Since her debut performance with a major orchestra, now over a decade ago, Yuja Wang has established herself as the pre-eminent young female concert pianist. Over the course of the five performances we have seen her give (from her first appearance in 2009 at the Mondavi Center, on the campus of U.C. Davis), she has developed a sense of confidence in her “stage presence” that now can be said to equal the confidence she displays with her instrument.
We witnessed her performance earlier this month with the Munich Philharmonic in the orchestra’s Philharmonia Hall. It provided ample evidence of her appeal. Wearing a short black dress that would have turned more than a few heads at a cocktail party, she gave a stirring account of Prokofiev’s Second Piano Concerto, which, ironically, was the same work she performed in her Mondavi debut six years earlier. Then, we had been impressed with her technical proficiency but had felt she needed to show more nuance in the work’s softer moments.
We had no such concerns with her Munich performance, as she brought out all of the emotion Prokofiev intended in the four-movement composition. This was the 1924 version of the work (the score of the earlier 1912 version having been lost in a fire during the Russian Revolution), and it is as technically demanding a piano concerto as exists in the standard repertoire. The first and fourth movements include extensive cadenzas, the first lasting for more than half of the entire 12-minute movement. Simply stated, it’s a concerto that few should attempt and even fewer can command. Ms. Wang is now one of those few.
On that cadenza in the first movement, Ms. Wang had the Munich audience mesmerized, as she flawlessly handled the tempo changes (from Andantino to Allegretto) and the dual melodic lines. The cadenza really can be a recital piece unto itself, yet it is only one of the many challenges in this monumental work. The orchestration Prokofiev provides is another of those challenges, as the soloist is asked on several occasions to dominate the performance in spite of fortissimo notations for the full orchestra. In these parts, Ms. Wang’s playing was unintimidated, and her virtuosity continued to be evident.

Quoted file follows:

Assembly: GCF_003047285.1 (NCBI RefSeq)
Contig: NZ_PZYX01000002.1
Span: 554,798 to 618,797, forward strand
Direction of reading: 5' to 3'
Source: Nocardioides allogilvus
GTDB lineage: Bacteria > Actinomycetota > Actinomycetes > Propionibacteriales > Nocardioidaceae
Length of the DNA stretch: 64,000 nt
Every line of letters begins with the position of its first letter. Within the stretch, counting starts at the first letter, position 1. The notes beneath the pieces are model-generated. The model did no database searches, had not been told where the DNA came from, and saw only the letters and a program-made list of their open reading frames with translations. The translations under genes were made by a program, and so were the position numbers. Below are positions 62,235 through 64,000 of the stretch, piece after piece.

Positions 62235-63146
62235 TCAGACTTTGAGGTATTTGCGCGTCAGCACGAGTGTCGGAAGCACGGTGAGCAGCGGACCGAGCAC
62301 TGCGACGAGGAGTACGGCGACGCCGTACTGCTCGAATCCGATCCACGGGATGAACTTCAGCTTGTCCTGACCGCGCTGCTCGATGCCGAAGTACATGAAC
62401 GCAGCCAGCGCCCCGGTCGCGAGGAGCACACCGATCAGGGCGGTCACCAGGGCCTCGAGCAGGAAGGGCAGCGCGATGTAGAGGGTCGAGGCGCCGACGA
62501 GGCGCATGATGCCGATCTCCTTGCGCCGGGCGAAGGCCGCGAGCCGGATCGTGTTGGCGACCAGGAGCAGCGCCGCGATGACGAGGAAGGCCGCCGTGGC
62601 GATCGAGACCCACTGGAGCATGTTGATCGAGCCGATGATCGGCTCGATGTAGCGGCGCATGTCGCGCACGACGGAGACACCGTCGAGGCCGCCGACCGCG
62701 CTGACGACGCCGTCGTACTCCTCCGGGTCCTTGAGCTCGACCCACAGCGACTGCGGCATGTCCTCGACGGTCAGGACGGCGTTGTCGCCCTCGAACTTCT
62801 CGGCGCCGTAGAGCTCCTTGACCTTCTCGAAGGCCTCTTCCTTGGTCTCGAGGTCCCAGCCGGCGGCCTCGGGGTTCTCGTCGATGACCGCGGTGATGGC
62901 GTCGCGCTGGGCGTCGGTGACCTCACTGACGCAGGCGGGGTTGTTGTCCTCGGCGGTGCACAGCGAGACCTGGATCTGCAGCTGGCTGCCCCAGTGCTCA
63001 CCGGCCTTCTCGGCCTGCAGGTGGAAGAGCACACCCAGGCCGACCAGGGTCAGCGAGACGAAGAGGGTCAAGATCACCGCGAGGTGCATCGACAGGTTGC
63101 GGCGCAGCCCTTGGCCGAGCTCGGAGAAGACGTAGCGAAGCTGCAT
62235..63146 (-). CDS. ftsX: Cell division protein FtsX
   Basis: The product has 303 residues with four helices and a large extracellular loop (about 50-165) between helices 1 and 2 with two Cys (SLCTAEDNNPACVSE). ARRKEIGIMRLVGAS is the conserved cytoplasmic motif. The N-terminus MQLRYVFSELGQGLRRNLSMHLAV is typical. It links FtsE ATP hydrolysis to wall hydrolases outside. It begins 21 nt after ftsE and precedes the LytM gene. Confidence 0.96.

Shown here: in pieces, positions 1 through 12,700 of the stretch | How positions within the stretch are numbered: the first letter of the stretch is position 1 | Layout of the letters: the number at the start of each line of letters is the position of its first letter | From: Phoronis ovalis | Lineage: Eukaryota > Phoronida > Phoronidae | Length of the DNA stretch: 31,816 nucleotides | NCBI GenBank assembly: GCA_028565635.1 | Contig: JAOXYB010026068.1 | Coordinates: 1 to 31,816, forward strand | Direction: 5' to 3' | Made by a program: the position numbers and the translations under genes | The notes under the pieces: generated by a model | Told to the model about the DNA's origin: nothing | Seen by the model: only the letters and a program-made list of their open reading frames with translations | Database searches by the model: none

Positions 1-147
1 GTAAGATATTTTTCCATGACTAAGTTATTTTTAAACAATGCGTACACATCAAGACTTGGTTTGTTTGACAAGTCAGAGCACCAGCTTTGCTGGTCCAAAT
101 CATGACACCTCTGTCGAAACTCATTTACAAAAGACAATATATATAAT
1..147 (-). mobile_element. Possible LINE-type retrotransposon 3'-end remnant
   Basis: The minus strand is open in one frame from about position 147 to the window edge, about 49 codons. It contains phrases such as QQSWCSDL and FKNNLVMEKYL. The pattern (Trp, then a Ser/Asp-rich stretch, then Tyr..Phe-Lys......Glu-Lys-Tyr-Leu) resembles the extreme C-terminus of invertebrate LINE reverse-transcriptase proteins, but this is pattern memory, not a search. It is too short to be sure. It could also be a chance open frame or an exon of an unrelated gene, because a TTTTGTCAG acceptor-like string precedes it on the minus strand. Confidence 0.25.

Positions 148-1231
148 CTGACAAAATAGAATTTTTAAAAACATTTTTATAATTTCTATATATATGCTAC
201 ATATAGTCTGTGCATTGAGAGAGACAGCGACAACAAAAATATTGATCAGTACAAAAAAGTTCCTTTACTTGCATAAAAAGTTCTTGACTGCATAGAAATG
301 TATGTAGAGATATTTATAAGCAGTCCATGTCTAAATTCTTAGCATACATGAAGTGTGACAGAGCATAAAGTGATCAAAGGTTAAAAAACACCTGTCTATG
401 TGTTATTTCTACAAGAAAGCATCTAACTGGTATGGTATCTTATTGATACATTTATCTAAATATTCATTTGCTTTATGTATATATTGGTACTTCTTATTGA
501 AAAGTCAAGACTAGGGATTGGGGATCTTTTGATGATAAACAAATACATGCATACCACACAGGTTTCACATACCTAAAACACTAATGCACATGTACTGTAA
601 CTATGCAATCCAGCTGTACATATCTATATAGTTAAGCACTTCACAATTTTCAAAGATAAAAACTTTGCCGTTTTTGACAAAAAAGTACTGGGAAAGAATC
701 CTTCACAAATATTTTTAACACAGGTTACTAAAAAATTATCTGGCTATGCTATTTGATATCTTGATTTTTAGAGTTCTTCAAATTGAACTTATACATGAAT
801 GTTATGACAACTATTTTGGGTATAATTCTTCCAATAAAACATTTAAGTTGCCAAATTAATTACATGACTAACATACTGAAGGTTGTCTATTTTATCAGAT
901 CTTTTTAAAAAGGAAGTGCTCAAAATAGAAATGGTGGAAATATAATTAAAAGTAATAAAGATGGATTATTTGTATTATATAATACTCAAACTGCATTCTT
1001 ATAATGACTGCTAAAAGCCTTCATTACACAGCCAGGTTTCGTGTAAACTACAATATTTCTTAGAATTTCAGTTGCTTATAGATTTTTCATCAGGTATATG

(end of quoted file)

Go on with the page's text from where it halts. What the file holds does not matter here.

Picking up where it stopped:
And in the work’s softer moments, as in the third movement, “Intermezzo,” she provided the touch of nuance and subtlety that we felt had been missing when she performed the piece six years earlier. (Ms. Wang was then all of 22 years old; she is now a grizzled veteran at 28.) Her playing now reflects an understanding that virtuosic skill alone does not create a masterful performance.
The fiery fourth movement again required all of her technical skill, and she delivered a powerful account of the closing cadenza. The audience responded with a sustained ovation, calling her back to the stage no less than six times before she finally acknowledged the demand for an encore. And was it only coincidence that she played the same encore that the esteemed young male virtuoso, Lang Lang, had offered in his Mondavi recital earlier this year? More probably, the selection, Chopin’s “Grande Valse Brilliante,” is in her normal repertoire, but the coincidence was, for us, intriguing.
And while she will never be the rock star that Mr. Lang is, she certainly played this particular piece with as much flair. The audience was delighted and again called her back for another two bows, which she gracefully took.
The other major work on the program earlier this month was Brahms’ First Symphony. When this symphony was first performed, Brahms had spent between 15 and 20 years on it (depending on which account is credited). Part of his difficulty in completing this first of his four symphonies is said to have been his uncertainty of his ability to compose a major symphony (even though, or maybe because, he had been cast as the successor to Beethoven as a composer).
But his trepidations were ill-founded, for the first is a grand symphony that has been a prominent part of the orchestral repertoire ever since it was debuted in 1876. It contains any number of notable passages and surprises, not least of which is the juxtaposition of the heavier, more solemn tone of the first and fourth movements (save for the finale of the fourth), and the lighter, more upbeat emotions that are evoked by the second and third.
The orchestra’s performance of the work was solid throughout. Conductor Michal Nesterowicz emphasized the melodic passages effectively and drew out the strings for the rousing melody that sets the stage for the finale in the fourth movement. His 70 musicians appeared to respond easily to his direction, even if he didn’t have the flair that other conductors use to communicate with the audience. In the end, it was a satisfying and thoroughly competent rendition that elicited a long ovation from the audience.
As excellent as the concert was, we noted two points that warrant comment. The first is that in the long, sustained ovation for Ms. Wang, only a handful of those in the audience stood. The seeming inconsistency of the obvious enthusiasm for her performance and the lack of a standing ovation struck us as odd, and it may have accounted for Ms. Wang’s seeming reluctance to offer an encore (until she finally did). The second point is that for as fine an orchestra as the Munich Philharmonic is, the hall in which it performs is problematic. Architecturally, it is interesting, with sections of seats completely separated from each other (to the left and right of the stage) above the floor level. But the acoustics, at least where we were seated (second level balcony right), were a definite problem. And in speaking with residents after the concert, we learned that the acoustics of the hall are a recognized problem for which the city is seeking a solution.
Those points aside, Munich has much to be proud of in its orchestra, and this concert was certainly evidence of that fact.